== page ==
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ERIC Number: ED244169
Record Type: Non-Journal
Publication Date: 1983-Nov
Pages: 18
Abstractor: N/A
Reference Count: N/A
Church-Based Programs for Caregivers of Non-Institutionalized Elders.
Haber, David
Church-based programs for caregivers of black elders have emerged from both demographic and cultural factors. To investigate the effectiveness of a training program for caregivers of noninstitutionalized elders, 95 Washington, D.C. adults (99% black, 87% female), who were providing caregiving assistance to an older adult, completed a 12-hour training program. The program was adapted from "As Parents Grow Older: A Manual for Program Replication" (Silverman, et. al., 1981). Subjects also participated in mutual help group meetings. Participants were drawn from eight church sites, with three neighboring churches participating at one site. Two comparison sites received training after the post-test interviews. All subjects and 49 care recipients completed pre- and post-test interviews assessing caregiver behaviors and attitudes. An analysis of the results showed that, in general, persons who completed the training program did not increase the scope of their caregiving activities or improve their attitudes over time. However, given the pretraining nature of the population (low stress, positive attitudes) this finding was expected. The mutual help groups appeared to be the most successful part of the project. Enthusiasm, commitment, and the ability of the church leaders to organize and motivate church members were important factors in predicting the success of the groups. The three-church cluster was most successful in initiating multiple projects. Future research should focus on the characteristics and organizational frameworks of mutual help groups, and linkages between informal caregivers and formal service providers. (BL)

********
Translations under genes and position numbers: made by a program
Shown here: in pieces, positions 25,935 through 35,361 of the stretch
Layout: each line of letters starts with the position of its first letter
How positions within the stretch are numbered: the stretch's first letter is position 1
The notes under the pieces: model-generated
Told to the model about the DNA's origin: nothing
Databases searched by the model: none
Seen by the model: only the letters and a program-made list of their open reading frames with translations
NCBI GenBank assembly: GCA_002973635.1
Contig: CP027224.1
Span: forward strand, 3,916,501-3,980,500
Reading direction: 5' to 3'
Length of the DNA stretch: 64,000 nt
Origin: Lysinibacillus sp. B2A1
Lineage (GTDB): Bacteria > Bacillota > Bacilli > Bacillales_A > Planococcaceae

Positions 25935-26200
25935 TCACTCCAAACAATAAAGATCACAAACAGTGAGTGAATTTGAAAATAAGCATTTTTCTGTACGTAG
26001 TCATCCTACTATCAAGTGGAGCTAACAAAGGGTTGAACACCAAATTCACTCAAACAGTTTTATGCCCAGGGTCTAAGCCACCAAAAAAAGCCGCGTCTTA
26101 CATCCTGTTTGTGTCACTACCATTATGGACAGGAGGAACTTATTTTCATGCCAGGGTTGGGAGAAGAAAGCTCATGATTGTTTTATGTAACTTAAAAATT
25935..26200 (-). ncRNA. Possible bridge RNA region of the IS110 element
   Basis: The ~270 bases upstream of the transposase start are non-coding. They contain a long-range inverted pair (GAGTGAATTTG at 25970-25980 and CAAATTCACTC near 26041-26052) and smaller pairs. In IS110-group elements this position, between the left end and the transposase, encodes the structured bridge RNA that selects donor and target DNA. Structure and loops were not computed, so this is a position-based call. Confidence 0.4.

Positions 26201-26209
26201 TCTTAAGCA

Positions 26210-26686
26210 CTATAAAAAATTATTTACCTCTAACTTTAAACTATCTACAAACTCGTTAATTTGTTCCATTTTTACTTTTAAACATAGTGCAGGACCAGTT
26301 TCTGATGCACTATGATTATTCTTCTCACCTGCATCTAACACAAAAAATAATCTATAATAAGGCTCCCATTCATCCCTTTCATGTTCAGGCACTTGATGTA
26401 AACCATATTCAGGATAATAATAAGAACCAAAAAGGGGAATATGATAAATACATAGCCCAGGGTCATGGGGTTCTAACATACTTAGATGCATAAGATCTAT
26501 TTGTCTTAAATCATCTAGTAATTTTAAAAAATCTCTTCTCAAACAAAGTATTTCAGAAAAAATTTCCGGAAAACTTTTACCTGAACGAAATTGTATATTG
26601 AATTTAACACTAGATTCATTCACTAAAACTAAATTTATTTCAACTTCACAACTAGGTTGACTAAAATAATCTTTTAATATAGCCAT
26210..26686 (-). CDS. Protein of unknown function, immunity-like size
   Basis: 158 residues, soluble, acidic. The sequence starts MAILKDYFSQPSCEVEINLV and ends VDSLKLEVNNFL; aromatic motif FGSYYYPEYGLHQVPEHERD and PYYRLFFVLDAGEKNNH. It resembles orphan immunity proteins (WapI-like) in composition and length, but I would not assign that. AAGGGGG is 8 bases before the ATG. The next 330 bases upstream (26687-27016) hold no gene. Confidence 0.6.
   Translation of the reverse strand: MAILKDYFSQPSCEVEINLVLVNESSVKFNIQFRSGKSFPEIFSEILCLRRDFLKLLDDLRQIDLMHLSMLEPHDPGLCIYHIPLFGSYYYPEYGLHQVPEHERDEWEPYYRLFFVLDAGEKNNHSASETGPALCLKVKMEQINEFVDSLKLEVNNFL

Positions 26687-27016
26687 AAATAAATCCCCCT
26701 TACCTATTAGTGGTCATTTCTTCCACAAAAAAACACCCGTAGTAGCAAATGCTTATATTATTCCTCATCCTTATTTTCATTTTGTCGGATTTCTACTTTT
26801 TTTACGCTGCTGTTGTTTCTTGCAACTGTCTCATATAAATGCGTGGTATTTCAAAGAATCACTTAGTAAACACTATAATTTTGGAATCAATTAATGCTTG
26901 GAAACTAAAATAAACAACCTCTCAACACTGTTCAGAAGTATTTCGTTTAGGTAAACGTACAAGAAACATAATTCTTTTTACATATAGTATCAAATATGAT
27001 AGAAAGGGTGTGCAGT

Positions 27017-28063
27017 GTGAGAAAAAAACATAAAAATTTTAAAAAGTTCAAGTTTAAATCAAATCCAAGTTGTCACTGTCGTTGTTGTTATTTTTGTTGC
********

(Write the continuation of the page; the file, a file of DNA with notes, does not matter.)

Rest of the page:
Publication Type: Reports - Research; Speeches/Meeting Papers
Education Level: N/A
Audience: Practitioners
Language: English
Sponsor: Administration on Aging (DHHS), Washington, DC.
Authoring Institution: District of Columbia Univ., Washington, DC. Inst. of Gerontology.